Wolf Predation
This paper discusses four hypotheses to explain the effects of wolf predation on
prey populations of large ungulates.
The
four proposed hypotheses examined are the predation limiting hypothesis, the
predation regulating hypothesis, the predator pit hypothesis, and the stable
limit cycle hypothesis. There is much research literature that discusses how
these hypotheses can be used to interpret various data sets obtained from field
studies. It was concluded that the predation limiting hypothesis fit most study
cases, but that more research is necessary to account for multiple predator -
multiple prey relationships. The effects of predation can have an enormous
impact on the ecological organization and structure of communities. The
processes of predation affect virtually every species to some degree or another.

Predation can be defined as when members of one species eat (and/or kill) those
of another species. The specific type of predation between wolves and large
ungulates involves carnivores preying on herbivores. Predation can have many
possible effects on the interrelations of populations. To draw any correlations
between the effects of these predator-prey interactions requires studies of a
long duration, and statistical analysis of large data sets representative of the
populations as a whole. Predation could limit the prey distribution and decrease
abundance. Such limitation may be desirable in the case of pest species, or
undesirable to some individuals as with game animals or endangered species.

Predation may also act as a major selective force. The effects of predator prey
coevolution can explain many evolutionary adaptations in both predator and prey
species. The effects of wolf predation on species of large ungulates have proven
to be controversial and elusive. There have been many different models proposed
to describe the processes operating on populations influenced by wolf predation.

Some of the proposed mechanisms include the predation limiting hypothesis, the
predation regulating hypothesis, the predator pit hypothesis, and the stable
limit cycle hypothesis (Boutin 1992). The purpose of this paper is to assess the
empirical data on population dynamics and attempt to determine if one of the
four hypotheses is a better model of the effects of wolf predation on ungulate
population densities. The predation limiting hypothesis proposes that predation
is the primary factor that limits prey density. In this non- equilibrium model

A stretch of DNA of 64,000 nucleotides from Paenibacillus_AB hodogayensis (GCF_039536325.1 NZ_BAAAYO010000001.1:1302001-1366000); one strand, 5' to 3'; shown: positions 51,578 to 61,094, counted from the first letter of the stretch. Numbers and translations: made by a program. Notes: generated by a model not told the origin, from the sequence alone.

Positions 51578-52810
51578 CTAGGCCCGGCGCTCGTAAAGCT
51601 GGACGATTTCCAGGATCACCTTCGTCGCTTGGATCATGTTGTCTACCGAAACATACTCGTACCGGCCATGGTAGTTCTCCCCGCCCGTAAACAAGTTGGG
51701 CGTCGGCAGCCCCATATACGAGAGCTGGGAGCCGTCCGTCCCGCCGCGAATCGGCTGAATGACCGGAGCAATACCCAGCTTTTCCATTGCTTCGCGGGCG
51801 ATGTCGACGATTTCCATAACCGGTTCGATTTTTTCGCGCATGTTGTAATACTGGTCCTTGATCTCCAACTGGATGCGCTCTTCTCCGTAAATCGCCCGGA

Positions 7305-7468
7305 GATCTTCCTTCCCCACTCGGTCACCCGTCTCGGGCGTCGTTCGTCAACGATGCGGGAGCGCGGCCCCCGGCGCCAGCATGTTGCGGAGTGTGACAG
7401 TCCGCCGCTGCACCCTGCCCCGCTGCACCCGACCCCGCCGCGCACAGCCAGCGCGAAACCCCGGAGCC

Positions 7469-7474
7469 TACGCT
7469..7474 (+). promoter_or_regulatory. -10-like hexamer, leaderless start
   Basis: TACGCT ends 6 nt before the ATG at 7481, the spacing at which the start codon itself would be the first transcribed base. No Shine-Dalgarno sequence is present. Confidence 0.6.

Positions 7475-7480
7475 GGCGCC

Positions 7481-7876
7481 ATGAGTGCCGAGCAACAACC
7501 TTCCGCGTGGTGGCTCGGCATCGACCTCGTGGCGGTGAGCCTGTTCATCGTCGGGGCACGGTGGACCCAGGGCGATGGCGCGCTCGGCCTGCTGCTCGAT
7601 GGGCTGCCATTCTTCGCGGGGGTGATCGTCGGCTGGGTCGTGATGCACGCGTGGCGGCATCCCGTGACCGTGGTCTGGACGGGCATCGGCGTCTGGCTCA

recurrent fluctuations occur in the prey population. This implies that the prey
population does not return to some particular equilibrium after deviation. The
predation limiting hypothesis involves a density independent mechanism. The
mechanism might apply to one prey - one predator systems (Boutin 1992). This
hypothesis predicts that losses of prey due to predation will be large enough to
halt prey population increase. Many studies support the hypothesis that
predation limits prey density. Bergerud et al. (1983) concluded from their study
of the interrelations of wolves and moose in the Pukaskwa National Park that
wolf predation limited, and may have caused a decline in, the moose population,
and that if wolves were eliminated, the moose population would increase until
limited by some other regulatory factor, such as food availability. However,
they go on to point out that this upper limit will not be sustainable, but will
eventually lead to resource depletion and population decline. Seip (1992) found
that high wolf predation on caribou in the Quesnel Lake area resulted in a
decline in the population, while low wolf predation in the Wells Gray Provincial

Park resulted in a slowly increasing population. Wolf predation at the Quesnel

Lake area remained high despite a fifty percent decline in the caribou
population, indicating that mortality due to predation was not density-dependent
within this range of population densities. Dale et al. (1994), in their study of
wolves and caribou in Gates National Park and Preserve, showed that wolf
predation can be an important limiting factor at low caribou population
densities, and may have an anti-regulatory effect. They also state that wolf
predation may affect the distribution and abundance of caribou populations.

Bergerud and Ballard (1988), in their interpretation of the Nelchina caribou
herd case history, said that during and immediately following a reduction in the
wolf population, calf recruitment increased, which should result in a future
caribou population increase. Gasaway et al. (1983) also indicated that wolf
predation can sufficiently increase the rate of mortality in a prey population
to prevent the population's increase. Even though there has been much support of
this hypothesis, Boutin (1992) suggests that "there is little doubt that
predation is a limiting factor, but in cases where its magnitude has been
measured, it is no greater than other factors such as hunting." A second
hypothesis about the effects of wolf predation is the predation regulating
hypothesis, which proposes that